Cook: Sideloading iPhone Apps Is ‘Not In the Best Interests of the User’

Cook: Sideloading iPhone Apps Is ‘Not In the Best Interests of the User’

Apple is currently embroiled in a legal battle with Epic Games that could affect the future of the iOS walled garden. At issue is the way Apple exerts total control over the software that runs on its phones, and CEO Tim Cook touched on the disagreement in a recent interview with a YouTube channel called Brut. According to Cook, sideloading apps is “not in the best interests of the user.”

The iPhone has existed for well over a decade at this point, and Apple has never supported the installation of apps it has not approved. Even before the App Store, the first-gen iPhone could only get apps when they were jailbroken. Hacking iPhones to install third-party app stores is still possible, but the security measures on the platform make it much harder than it used to be. If you don’t want to follow Apple’s rules, you can’t distribute software on the iPhone.

That’s why Epic and Apple are duking it out in court, and reporters are asking Tim Cook about sideloading apps. Android has always allowed sideloading, which is a process by which you manually install apps from outside Google’s ecosystem. Cook isn’t confident this could work for Apple. “As I look at the tech regulations that’s being discussed, I think there are good parts of it and then I think there are parts of it that are not in the best interests of the user,” he said.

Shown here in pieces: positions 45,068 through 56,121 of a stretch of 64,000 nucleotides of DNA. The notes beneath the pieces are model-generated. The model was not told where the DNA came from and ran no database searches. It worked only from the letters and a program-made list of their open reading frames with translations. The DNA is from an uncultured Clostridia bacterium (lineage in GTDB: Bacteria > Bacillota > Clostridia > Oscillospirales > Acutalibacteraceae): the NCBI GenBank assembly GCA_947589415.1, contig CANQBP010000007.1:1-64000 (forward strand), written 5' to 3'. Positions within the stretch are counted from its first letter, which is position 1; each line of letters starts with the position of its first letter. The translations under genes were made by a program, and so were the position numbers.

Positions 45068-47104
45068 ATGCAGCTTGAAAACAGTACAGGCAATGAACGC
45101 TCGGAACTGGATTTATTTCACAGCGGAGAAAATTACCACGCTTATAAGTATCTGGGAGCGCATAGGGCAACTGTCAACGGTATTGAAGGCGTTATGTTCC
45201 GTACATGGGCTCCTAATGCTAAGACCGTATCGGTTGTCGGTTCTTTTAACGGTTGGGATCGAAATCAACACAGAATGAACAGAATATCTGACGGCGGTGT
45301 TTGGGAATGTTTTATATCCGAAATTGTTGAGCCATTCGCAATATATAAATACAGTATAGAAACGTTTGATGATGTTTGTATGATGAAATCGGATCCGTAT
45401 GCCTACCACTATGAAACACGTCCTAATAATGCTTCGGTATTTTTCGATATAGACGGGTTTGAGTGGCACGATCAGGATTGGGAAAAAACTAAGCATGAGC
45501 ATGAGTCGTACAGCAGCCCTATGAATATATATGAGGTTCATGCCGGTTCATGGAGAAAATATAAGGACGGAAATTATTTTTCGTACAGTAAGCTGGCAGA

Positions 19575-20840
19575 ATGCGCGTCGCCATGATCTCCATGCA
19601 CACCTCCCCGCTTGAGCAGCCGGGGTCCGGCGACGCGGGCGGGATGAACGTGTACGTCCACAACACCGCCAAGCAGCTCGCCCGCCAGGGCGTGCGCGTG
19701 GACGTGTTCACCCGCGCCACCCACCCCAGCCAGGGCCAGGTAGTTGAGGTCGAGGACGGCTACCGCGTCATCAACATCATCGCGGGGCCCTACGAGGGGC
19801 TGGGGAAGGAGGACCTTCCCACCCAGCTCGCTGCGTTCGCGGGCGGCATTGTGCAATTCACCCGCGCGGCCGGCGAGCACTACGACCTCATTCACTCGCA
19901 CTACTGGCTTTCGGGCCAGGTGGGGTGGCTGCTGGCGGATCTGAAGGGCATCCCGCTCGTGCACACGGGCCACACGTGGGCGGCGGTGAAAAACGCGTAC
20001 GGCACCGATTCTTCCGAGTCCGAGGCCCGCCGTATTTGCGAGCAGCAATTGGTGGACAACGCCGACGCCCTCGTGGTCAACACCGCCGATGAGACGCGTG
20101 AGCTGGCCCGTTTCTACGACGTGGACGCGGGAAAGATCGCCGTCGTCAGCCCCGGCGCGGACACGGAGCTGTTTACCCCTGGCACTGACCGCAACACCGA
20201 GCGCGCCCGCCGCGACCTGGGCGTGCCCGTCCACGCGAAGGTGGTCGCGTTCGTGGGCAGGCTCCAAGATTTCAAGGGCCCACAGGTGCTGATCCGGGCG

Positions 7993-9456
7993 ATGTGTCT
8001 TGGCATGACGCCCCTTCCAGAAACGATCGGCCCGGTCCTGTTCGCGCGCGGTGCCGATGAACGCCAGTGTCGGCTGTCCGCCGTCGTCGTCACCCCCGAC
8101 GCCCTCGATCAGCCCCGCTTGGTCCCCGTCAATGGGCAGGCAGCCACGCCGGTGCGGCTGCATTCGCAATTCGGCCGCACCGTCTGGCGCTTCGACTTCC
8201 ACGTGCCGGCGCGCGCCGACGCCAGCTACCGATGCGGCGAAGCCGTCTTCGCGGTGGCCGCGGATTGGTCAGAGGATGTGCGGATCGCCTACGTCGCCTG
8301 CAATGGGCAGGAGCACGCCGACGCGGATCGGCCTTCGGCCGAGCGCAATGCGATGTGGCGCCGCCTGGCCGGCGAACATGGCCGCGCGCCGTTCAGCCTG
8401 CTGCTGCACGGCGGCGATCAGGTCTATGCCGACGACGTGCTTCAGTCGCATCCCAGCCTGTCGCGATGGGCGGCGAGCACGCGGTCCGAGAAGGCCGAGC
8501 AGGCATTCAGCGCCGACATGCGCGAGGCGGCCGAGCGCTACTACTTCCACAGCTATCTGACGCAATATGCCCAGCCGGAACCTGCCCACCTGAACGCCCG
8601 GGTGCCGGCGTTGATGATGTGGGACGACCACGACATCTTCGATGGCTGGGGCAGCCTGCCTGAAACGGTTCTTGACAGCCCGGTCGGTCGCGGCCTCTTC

Cook also pointed to malware as a reason to stick with the Apple model. He pulled out a statistic claiming Android has 47 times more malware than iOS does. I don’t know the source of this claim, but it doesn’t sound impossible. There are some real wild west Android app repositories, mostly in China and Russia, where malware flows like water.

Cook points to App Store features like privacy labels and app tracking transparency as things that could not exist in sideloaded apps. That’s true… unless you get them from a third-party app store that has implemented similar features. The problem is we don’t know how that would work because no one has been allowed to develop a full replacement for the App Store.

You could argue, as Apple often has, that it can run its platform however it likes, and the incredible success of the iPhone proves that people like the walled garden. However, that success is itself a problem. The iPhone has become so popular that Apple holds a solid majority of smartphone users in the US. For many, those smartphones are their primary computing device, and Apple gets to decide what software they get to run. Apple and Tim Cook might have the best of intentions, but should more than half the country be barred from running software that Apple hasn’t approved?